In another pending lawsuit, Andersen v. Stability AI et al., three artists sued AI companies Stability, Midjourney and DeviantArt on behalf of a putative class for direct and vicarious copyright infringement. The artists claim that the AI companies used their copyrighted works without authorization to train AI programs to create works in their artistic style, which in turn allows users to generate unauthorized derivative works. According to the complaint, this practice “siphon[s] commissions from the artists themselves,” whose jobs may be “eliminated by a computer program powered entirely by their hard work.”3
In these cases, courts may have to clarify the bounds of what constitutes a “derivative work” under copyright law in the AI context and whether use of the copyrighted works to train the AI models constitutes fair use.
Although the question of fair use is likely to be fact intensive, one useful existing precedent is Author’s Guild v. Google, Inc. In that case, which was litigated over the course of a decade from 2005-2015, authors argued that Google was engaged in widespread copyright infringement when it scanned, rendered machine-readable, and indexed the full text of more than 20 million books in connection with its Google Books library project. The court ultimately sided with Google, finding fair use and noting that “while authors are undoubtedly important intended beneficiaries of copyright, the ultimate, primary intended beneficiary is the public”.4 The court saw Google’s use of copyrighted books as ultimately “[communicating] something new and different from the original” and expending utility to serve copyright’s “overall objective of contributing to public knowledge”.5 While it is impossible to predict how courts will come out on these issues and it is highly likely that different courts will reach different conclusions in the early stages of judicial interpretation of the issues, Authors Guild v. Google suggests one argument among many others that AI tool providers are likely to assert in arguing for a finding of fair use.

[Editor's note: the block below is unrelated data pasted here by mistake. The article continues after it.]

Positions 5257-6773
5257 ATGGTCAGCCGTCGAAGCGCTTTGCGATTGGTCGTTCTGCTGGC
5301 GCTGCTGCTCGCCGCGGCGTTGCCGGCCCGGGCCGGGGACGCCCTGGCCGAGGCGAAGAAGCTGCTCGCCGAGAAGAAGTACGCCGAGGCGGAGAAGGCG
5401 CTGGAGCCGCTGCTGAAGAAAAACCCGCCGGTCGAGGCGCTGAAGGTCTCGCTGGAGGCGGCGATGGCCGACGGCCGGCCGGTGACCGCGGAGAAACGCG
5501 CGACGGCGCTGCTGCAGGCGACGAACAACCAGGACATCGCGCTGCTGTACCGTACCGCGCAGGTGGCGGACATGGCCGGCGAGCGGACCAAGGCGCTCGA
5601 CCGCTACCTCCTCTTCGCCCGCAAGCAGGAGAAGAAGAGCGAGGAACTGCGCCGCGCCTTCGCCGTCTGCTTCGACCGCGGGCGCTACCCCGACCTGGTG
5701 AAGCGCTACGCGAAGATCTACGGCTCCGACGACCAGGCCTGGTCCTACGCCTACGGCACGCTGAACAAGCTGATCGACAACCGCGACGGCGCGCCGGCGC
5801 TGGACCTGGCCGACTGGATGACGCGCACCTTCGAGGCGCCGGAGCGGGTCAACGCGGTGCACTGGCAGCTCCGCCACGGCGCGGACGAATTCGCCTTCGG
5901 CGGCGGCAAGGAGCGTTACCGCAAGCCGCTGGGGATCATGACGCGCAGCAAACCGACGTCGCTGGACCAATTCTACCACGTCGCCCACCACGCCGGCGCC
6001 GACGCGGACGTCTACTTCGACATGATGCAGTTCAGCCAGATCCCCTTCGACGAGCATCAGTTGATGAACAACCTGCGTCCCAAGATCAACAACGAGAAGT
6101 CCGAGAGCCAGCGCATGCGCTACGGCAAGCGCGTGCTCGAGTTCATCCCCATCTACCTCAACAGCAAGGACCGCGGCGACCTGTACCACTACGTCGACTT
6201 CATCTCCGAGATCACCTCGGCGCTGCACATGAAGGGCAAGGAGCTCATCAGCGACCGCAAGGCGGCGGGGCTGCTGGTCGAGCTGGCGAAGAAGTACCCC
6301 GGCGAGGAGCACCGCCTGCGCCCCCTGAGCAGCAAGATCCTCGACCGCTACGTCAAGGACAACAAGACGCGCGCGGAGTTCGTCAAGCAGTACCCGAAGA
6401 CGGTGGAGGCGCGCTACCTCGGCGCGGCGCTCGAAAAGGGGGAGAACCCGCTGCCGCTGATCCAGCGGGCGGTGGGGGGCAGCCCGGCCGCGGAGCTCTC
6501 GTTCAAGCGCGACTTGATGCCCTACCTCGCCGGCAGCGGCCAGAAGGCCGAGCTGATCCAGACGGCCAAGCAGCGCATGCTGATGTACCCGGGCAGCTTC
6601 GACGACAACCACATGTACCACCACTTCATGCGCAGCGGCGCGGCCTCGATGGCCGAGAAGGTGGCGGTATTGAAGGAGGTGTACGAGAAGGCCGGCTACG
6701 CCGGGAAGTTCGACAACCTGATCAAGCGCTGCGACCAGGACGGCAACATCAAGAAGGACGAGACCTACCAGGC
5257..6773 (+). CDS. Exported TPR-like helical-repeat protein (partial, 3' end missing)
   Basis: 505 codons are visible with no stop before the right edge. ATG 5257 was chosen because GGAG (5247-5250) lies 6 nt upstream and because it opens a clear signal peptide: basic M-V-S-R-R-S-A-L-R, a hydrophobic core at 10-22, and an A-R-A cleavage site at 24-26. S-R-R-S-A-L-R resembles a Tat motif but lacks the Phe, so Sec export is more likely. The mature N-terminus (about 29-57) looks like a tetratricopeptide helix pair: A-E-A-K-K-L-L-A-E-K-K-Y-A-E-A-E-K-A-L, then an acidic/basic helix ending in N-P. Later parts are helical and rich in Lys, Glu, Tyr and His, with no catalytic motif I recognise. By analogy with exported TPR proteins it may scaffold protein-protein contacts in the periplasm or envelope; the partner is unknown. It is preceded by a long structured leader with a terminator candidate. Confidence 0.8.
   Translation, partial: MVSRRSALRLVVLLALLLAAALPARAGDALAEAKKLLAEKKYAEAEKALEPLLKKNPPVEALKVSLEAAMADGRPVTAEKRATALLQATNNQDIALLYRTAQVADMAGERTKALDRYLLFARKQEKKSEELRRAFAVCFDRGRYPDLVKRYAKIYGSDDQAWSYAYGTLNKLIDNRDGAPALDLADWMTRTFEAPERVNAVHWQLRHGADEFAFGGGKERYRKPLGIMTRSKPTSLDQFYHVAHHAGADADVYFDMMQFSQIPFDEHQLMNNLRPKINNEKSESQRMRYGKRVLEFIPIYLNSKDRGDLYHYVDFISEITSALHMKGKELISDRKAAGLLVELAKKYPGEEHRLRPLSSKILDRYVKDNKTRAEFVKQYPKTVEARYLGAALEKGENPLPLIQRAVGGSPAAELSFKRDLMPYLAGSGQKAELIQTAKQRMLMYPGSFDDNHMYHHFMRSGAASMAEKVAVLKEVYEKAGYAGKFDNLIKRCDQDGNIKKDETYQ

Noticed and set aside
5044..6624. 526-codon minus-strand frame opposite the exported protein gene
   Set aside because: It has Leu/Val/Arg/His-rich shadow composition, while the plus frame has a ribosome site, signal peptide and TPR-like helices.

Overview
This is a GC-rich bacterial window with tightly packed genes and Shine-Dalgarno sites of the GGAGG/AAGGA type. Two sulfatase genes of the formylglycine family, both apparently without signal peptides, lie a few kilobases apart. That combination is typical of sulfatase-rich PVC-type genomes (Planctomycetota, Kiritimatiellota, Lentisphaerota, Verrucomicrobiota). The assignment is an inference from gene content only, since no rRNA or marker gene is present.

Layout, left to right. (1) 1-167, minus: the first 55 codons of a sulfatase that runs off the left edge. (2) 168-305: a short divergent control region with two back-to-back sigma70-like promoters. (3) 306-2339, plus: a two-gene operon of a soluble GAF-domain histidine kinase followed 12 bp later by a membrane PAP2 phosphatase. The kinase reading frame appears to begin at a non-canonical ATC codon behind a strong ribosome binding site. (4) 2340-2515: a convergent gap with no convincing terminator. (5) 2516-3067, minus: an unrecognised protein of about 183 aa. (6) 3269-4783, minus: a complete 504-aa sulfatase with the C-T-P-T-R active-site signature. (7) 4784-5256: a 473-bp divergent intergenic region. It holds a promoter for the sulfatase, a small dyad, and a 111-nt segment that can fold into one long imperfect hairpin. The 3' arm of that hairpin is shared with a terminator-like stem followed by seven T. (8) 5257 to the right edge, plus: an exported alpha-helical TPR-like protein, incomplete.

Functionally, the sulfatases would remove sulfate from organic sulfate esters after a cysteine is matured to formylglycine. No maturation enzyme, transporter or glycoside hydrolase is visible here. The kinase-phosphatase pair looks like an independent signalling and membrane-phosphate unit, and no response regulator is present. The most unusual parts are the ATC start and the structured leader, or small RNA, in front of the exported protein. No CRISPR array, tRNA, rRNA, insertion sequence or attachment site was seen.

Training data cases have not been limited to images or copyright claims. On behalf of a putative class of computer programmers, a Doe lawsuit was brought against GitHub and others alleging that the use of open source code from the GitHub repositories violated the applicable open source licenses, a claim that recently survived in part a motion to dismiss.
All of these cases are in very early stages, and companies need to pay close attention to the evolving legal landscape. Just in the past two months prior to publication, putative rightsholders have filed several additional lawsuits. This activity reflects both an active plaintiff’s bar in this emerging area and a prevailing sense among rightsholders that AI tools present a competitive threat to their business models.
RECOMMENDATIONS FOR COMPANIES ENGAGED IN THE USE OF AI
In order to reap the many benefits of AI (including generative AI), companies must be aware of and make efforts to mitigate the attendant risks.
While the court system and legislators work on establishing guidelines and parameters around ownership and use of AI-generated materials, it is wise for companies to engage in the following practices:
- Set a company AI policy addressing acceptable AI tools and use parameters.
- Before using AI-generated content, find out from AI providers whether their models were trained with any copyrighted content. Review the terms of service and privacy policies of AI platforms and avoid generative AI tools that cannot confirm that their training data and software components are properly licensed or otherwise lawfully used.
- In due diligence for mergers and acquisitions implicating AI, unless a target used its own data, buyer's counsel should diligence how the training data was acquired.
- Include provisions on generative AI usage in contracts with vendors and customers such as: (1) requirements that the use of AI be disclosed or that certain guardrails be met (e.g. no unlicensed or otherwise unlawful content in data sets), (2) covenants regarding rights to data sets, and (3) indemnification for potential intellectual property infringement, including as caused by a failure of the AI companies to properly license data input.
1 On September 15, 2022, artist and AI researcher Kristina Kashtanova was granted a copyright registration for a graphic novel entitled Zarya of the Dawn. Although Ms. Kashtanova had identified herself as the sole author of the work on the application, it became public that Ms. Kashtanova had used an AI tool (MidJourney) to generate many of the images in the work. After an investigation, the Copyright Office canceled the original copyright certificate and issued a new one that excluded the artwork generated by AI, but preserved Ms. Kashtanova’s rights in other aspects of the work, such as the arrangement of the images and the text.
In July 2019, artificial intelligence researcher Dr. Stephen Thaler filed two patent applications under the inventor name “DABUS,” an acronym for his AI program. When the applications were denied, Dr. Thaler filed a lawsuit in the Eastern District of Virginia. The district court and Federal Circuit each affirmed the USPTO’s finding that only human beings can be inventors, and, on April 24, 2023, the US Supreme Court denied a petition for certiorari. See Thaler v. Vidal, No. 22-919, certiorari denied (U.S. Apr. 24, 2023).